[Dnssec-deployment] Barbie sez: "Algorithm rollovers are HARD!"

Michael Sinatra michael at rancid.berkeley.edu
Mon Aug 16 02:07:29 EDT 2010


Part of the issue that comes up when deciding with which algorithm to 
initially sign your zone is the difficulty of algorithm rollovers.  I 
have pointed this out elsewhere, but I am seeing it again as I undertake 
an exercise to try think about how I would roll the algorithm for 
berkeley.edu and all of its subzones from RSASHA1 to RSASHA512.

The steps that I would take in doing this (I came up with these on my 
own, but also validated them against Scott Rose's paper: 
http://www-x.antd.nist.gov/dnssec/download/DNSSEC_Algorithm_rollover.pdf)

1. Generate KSK and ZSK with new algorithm.

2. Sign zone with existing KSK/ZSK algorithm and new KSK/ZSK algorithm 
(accordingly, there will be four RRSIGs for the DNSKEY RRSet and two 
RSSIGs for all other RRSets, which are signed by the respective ZSKs only).

3. Install new DS records in parent.

4. Remove old DS records from parent (I think Scott may have forgotten 
this step in his paper).  I don't think you have to wait a for the usual 
TTL+propagation delay (for the DSSet) for this because any new client 
that grabs the DSSet from the parent will validate with the new algo and 
any one that has the old DSSet cached will still be able to validate. 
You will, however, have to wait for the TTL+propagation delay of the 
DNSKEY RRSet, so that clients will have removed the old DNSKEY RRSet 
from their caches.

5. AFTER waiting TTL+propagation delay of the DSSet, DNSKEYs with old 
algorithm can be "safely" removed.

The problem is that this method can lead to validation failures and zone 
bogusity if not done exactly right.  The reason is to accommodate those 
implementations that enforce (probably correctly) a strict 
interpretation of the last paragraph of section 2.2 of RFC 4035:

    "There MUST be an RRSIG for each RRset using at least one DNSKEY of
    each algorithm in the zone apex DNSKEY RRset.  The apex DNSKEY RRset
    itself MUST be signed by each algorithm appearing in the DS RRset
    located at the delegating parent (if any)."

Here's the wrinkle: Although I can remove all algo 5 DS records in the 
parent, as long as I have an algo 5 DNSKEY in the DNSKEY RRSet, I MUST 
continue to sign with algo 5 (using, of course, one of the algo 5 keys 
in that DNSKEY RRSet).  Moreover, clients who have cached the DNSKEY 
records WILL experience validation failures until TTL+propagation delay 
after you remove the algo 5 DNSKEYs, *if* you stop signing with those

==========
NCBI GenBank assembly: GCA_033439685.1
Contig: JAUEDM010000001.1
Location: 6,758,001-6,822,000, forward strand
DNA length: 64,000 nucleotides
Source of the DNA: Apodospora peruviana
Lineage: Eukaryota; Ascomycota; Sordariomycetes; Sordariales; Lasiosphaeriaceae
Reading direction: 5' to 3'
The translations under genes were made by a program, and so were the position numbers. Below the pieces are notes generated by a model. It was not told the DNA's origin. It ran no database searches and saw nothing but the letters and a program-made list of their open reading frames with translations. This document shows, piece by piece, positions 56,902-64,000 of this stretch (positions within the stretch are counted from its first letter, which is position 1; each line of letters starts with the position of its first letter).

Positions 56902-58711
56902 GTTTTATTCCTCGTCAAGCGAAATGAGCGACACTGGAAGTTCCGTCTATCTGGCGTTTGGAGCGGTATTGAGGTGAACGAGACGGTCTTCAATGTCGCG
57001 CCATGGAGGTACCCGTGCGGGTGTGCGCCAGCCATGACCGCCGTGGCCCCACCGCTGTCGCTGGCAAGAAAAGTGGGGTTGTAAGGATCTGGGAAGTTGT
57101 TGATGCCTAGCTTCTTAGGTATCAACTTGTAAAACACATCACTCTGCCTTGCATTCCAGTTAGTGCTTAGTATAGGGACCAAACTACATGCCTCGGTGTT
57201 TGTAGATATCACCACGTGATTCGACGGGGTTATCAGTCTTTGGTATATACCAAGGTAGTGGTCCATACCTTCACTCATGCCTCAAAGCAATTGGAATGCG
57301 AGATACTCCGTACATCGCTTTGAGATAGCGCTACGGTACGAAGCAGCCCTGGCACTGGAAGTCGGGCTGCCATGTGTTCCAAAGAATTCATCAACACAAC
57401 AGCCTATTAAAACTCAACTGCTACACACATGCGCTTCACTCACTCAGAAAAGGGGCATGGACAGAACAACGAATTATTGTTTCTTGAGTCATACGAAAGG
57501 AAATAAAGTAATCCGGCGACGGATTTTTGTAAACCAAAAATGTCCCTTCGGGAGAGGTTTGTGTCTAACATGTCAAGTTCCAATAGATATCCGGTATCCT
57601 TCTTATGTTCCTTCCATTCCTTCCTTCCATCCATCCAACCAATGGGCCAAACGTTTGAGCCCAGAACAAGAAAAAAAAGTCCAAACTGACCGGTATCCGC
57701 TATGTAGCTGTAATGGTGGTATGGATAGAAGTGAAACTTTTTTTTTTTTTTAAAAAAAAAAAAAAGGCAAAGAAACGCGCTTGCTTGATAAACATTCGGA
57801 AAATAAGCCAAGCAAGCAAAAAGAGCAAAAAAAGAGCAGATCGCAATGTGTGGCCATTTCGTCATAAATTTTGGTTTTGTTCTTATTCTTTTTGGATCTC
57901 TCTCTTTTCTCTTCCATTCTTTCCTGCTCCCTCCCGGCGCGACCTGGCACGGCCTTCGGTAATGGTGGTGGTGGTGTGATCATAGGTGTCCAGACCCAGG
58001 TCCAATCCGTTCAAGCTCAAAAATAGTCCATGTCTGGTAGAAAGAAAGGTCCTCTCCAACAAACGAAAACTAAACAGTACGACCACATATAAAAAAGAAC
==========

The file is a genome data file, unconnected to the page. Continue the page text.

keys when you remove them.  I have verified this with such an 
implementation (unbound 1.4.6, which strictly enforces RFC 4035 section 
2.2).

The irony is that RFC 4035 section 2.2 is designed to prevent algorithm 
downgrade attacks, but it also makes *upgrading* algorithms more difficult.

The answer is to continue signing with the algo 5 keys but not include 
them in the DNSKEY RRSet.  This shouldn't cause problems, since new 
clients will only see the algo 10 DS records and associated DNSKEYs, and 
the multiple RRSIGs don't violate the other parts of section 2.2 AS LONG 
AS there is at least one RRSIG whose signing key's public counterpart 
exists in the zone apex DNSKEY RRSet (which it does in this example). 
Having additional RRSIGs shouldn't be a problem as long as one matches 
one of the DNSKEYs and there are only algo 10 DNSKEYs in the DNSKEY RRSet.

Whew!  So what this means is that my #5 should be rewritten as:

5. AFTER waiting TTL+propagation delay of the DSSet, DNSKEYs with old 
algorithm can be "safely" removed from zone DNSKEY RRSet, but zone will 
still need to be signed with recently-removed keys.

6. AFTER waiting TTL+propagation delay of the DNSKEY RRSet, zone can 
then be signed only with the new algorithm.  The old private keys can be 
discarded.  Administrators may want to lower the TTLs of the DNSKEY 
RRSet in order to minimize the time between steps 5 and 6.

I wonder if folks have thoughts on this, and if anyone knows of a howto 
that has clarified these issues.  The logic here is exactly the opposite 
of a ZSK rollover, where keys are present but aren't signing anything, 
and it requires a bit more coordination than a typical KSK rollover 
because you have to keep signing with the old algorithm to deal with 
cached DNSKEY RRSets.  Do any of the automated management tools support 
this type of rollover?  (I use zkt and it does not--you have to do a lot 
of manual work and shim scripting to make this happen gracefully.)

I think the moral of the story is "the more algorithm rollovers you can 
avoid, the better."

michael


More information about the Dnssec-deployment mailing list